“Then why do we help him to return there?” Dead-Eye asked.

“I do not wish to return to my father,” Drejnin said, “but to my own world to take back my people. I must show them that the way we have lived is not the only way,” he explained. “It has been centuries since my people have raided your world in force, due to the fight for power, but the Dreymorians have won. I return not to join forces with my father, but the brutality continues back there and I must end it.”

“You see son, Parius has let him leave the realm of light. He has a plan for the demon prince, I believe. I searched inward when we crossed paths and it all makes sense now. Parius has sent me Drejnin and his dontu bodyguard to help me smite the evil of this cemetery from the face of the earth. I do believe Drejnin will follow a much grander path eventually though,” the old paladin said.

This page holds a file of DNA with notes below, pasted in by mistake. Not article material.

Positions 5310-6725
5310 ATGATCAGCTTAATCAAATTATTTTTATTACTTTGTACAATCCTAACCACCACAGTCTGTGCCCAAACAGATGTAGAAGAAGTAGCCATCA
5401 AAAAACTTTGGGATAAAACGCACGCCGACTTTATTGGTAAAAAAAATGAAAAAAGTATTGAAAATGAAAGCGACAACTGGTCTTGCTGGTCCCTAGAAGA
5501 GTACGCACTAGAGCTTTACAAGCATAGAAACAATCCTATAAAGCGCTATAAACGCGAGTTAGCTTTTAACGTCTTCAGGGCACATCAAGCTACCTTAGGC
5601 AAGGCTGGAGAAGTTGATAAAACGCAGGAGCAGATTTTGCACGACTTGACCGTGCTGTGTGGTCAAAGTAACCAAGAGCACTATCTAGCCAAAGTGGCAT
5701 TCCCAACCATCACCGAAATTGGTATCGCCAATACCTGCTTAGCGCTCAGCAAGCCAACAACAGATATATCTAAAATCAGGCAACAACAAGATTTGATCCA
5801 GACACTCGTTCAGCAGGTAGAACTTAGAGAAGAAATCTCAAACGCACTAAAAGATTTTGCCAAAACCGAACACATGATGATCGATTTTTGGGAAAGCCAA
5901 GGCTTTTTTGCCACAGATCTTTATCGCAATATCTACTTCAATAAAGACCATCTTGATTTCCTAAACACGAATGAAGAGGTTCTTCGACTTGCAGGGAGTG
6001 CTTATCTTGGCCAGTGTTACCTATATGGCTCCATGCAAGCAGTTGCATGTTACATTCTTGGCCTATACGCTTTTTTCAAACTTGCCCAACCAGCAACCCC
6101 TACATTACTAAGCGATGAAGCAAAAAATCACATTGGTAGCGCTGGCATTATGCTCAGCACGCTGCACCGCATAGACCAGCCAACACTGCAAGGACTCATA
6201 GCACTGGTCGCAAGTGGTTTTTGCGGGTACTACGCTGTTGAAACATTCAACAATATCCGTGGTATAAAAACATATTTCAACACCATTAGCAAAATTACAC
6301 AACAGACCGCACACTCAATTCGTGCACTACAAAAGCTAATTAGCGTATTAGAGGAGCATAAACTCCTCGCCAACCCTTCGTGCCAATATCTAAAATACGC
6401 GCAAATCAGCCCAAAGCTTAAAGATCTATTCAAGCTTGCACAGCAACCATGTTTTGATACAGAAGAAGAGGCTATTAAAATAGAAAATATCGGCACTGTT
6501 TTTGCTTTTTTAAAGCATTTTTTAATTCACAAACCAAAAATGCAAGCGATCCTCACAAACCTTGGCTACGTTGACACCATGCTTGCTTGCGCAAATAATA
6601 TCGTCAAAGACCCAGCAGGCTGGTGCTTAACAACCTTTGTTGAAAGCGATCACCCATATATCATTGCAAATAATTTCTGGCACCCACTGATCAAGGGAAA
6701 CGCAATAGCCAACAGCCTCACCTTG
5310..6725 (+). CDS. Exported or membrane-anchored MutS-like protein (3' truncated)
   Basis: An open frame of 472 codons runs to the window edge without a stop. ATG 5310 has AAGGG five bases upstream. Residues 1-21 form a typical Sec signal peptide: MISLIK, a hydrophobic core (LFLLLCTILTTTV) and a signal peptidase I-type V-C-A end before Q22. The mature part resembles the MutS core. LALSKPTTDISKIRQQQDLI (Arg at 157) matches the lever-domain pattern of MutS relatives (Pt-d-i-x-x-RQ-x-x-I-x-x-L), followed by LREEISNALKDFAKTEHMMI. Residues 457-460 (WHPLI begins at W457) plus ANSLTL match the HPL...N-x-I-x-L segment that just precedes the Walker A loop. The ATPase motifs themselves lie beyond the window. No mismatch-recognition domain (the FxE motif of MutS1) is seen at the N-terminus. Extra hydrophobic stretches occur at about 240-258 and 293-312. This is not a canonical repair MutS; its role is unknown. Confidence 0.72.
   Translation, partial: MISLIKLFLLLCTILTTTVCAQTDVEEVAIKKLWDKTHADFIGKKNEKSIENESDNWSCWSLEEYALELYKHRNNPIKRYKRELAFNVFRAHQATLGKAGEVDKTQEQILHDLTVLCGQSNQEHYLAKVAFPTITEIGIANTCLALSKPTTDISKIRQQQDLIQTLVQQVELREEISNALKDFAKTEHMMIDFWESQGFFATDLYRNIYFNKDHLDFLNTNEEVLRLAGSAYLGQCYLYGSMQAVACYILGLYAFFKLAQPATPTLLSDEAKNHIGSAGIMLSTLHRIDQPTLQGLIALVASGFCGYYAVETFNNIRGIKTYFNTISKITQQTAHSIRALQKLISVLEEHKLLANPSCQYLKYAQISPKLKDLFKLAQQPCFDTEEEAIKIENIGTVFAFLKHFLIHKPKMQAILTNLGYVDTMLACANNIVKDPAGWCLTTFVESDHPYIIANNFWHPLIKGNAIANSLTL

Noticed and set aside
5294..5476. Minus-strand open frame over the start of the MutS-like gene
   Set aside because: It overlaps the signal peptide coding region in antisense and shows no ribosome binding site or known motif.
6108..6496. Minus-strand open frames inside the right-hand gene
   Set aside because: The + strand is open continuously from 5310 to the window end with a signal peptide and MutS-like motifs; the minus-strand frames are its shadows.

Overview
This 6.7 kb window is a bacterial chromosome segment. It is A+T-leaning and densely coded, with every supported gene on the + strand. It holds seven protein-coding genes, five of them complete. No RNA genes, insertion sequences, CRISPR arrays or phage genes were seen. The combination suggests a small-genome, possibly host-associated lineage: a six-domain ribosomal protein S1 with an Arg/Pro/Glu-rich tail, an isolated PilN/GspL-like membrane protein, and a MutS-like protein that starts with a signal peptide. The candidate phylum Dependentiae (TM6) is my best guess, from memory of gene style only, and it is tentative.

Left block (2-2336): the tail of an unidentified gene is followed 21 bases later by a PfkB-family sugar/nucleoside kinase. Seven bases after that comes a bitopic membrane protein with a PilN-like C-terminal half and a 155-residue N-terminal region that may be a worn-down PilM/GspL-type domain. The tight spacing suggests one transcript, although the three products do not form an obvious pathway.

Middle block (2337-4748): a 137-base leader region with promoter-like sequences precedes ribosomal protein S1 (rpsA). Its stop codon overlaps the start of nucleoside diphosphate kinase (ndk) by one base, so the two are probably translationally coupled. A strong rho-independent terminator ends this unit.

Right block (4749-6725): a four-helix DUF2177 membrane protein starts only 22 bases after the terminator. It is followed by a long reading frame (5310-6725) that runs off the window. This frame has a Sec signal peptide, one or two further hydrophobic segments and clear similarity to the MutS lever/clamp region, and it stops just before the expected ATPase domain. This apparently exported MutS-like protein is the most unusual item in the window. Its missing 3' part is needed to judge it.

Dead-Eye nodded in acceptance of their explaination, but I could see it in his eyes that he was not satisfied with their answer. Would he cause trouble down the road? I probably knew the drunk bastard more than anyone else here, but I couldn’t answer that question, hell Dead-Eye might not be able to answer that either.

After a moment it seemed my friend relaxed and the tension left the room. Everyone took a deep breath and then some of scariest words uttered in this world passed the lips of Weebly, “Hey where did the dontu go?”


back to Fantasy